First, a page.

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Specialty Pets and Children

Hedgehog, sugar glider, sto, short-tailed opossum, duprasi, squirrel, mouse, mice, rats, rabbit, bunny, chinchilla, hamster, gerbil, rat, birds, guinea pig, degu, jird, dormouse, lemming, jerboa, prairie dog, chipmunk, ferret, skunk, agouti, belgian hare, english lop


Specialty Pets

and Children

Studies have shown that children raised in a home with companion animals excel in all areas of development including social, physical, cognitive and emotional. For years, parents have known that pets and children are a natural fit.

Many times parents with good intentions encourage children to become a "pet owner". While many children are wonderful caregivers, pets usually become a part of the family unit. Therefore responsibility for the pet ultimately needs to have some degree of parental supervision. This is very important for both the child's and the pet's safety.

Choosing the right pet for your child needs a lot of consideration. While all animals can bring a great deal of life and excitement into a home, not every species of animal is the perfect fit for everyone. It depends on your experience, your expectations, your level of commitment, your individual living situation, your lifestyle and so many other influences. Another huge consideration is whether to choose a traditional or a non-traditional pet.

Often we receive phone calls from parents asking us "what type of animal would be good for their child" or "I want a hedgehog for my three-year-old or a Sugar Glider for my six-year-old". In many cases some of these calls are from a parent wanting the pet for himself or herself but are a little shy to admit it. In other instances parents sometimes feel that their child is ready for an exotic pet. Without knowing much about you, your child or your personal situation we can only comment based on our own experiences. Generally speaking, many of the animals that we raise would not be the most suitable or the first choice we would make if we were considering the right pet for most young children. Some of the animals we raise really should be considered as a specialist’s pet. This means that they are primarily display animals or perhaps a species that requires an advanced level of husbandry from a more experienced pet hobbyist. That is not to say that an animal, whose primary caregiver is more knowledgeable, still can't provide entertainment and be enjoyed by young children. It just means that for one reason or another the pet may not be ideal for someone taking on a pet for the first time.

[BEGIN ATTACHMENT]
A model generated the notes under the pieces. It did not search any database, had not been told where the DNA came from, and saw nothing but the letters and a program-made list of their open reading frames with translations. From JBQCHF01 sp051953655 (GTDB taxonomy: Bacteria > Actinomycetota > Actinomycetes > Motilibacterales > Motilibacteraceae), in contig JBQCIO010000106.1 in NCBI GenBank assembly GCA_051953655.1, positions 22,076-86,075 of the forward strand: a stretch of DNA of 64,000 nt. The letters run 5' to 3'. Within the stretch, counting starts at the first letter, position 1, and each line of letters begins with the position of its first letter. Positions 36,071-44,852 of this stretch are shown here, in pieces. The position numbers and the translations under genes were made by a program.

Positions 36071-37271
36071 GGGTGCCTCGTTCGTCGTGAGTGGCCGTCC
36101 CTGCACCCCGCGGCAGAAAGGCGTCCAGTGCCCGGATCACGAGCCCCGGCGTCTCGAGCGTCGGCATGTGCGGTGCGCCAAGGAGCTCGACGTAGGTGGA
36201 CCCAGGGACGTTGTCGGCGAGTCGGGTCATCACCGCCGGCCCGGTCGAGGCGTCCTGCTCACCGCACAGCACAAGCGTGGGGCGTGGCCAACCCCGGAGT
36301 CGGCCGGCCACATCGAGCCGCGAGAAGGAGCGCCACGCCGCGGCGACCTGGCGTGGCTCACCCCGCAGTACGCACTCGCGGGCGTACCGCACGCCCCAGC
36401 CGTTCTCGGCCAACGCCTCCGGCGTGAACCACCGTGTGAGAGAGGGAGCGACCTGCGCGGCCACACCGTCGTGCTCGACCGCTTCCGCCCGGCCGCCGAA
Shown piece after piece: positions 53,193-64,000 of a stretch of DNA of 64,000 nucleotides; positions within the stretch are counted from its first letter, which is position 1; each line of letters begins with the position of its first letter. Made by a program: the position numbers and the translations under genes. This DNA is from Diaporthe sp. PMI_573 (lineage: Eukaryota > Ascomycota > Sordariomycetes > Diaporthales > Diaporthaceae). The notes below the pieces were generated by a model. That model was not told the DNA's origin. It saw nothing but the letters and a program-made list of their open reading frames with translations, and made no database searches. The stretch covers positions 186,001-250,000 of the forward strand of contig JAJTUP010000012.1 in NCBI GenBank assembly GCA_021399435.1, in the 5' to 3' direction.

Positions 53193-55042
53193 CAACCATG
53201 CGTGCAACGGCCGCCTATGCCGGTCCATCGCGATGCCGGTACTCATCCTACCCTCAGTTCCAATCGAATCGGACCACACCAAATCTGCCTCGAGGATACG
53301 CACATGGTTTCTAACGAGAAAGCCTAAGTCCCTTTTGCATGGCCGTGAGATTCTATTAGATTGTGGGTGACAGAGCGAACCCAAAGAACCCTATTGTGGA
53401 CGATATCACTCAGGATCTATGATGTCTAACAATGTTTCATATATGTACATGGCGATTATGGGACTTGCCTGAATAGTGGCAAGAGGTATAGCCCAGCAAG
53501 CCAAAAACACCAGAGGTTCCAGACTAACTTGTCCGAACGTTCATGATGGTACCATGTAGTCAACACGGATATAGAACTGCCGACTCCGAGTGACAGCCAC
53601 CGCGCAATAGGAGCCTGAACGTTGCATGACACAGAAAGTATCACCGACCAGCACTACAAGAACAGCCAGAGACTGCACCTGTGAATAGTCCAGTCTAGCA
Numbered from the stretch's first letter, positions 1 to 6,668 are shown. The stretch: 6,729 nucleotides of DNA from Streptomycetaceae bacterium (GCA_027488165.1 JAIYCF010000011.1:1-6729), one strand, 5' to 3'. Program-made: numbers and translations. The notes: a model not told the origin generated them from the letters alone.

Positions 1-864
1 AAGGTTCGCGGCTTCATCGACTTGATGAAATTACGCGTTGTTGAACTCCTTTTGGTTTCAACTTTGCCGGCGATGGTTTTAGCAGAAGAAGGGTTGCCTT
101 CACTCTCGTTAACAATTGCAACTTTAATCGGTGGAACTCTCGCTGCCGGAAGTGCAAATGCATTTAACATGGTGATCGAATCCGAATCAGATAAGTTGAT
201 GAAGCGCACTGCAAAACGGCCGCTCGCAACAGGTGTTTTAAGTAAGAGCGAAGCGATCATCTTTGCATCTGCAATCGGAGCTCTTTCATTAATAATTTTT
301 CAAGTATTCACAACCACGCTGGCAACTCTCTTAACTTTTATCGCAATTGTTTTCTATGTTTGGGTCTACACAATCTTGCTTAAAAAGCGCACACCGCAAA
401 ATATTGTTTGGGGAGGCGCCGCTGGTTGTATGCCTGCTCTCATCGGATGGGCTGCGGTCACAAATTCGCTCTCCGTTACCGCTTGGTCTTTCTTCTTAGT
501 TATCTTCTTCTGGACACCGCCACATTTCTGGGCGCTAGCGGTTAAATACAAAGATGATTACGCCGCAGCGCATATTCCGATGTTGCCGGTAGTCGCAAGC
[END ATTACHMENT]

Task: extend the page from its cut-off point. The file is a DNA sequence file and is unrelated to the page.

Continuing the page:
Many of our pets go to families and are enjoyed by all of the family members, but normally the types of pets we specialize in are not considered "traditional" and do require a level of care from experienced animal caregivers.



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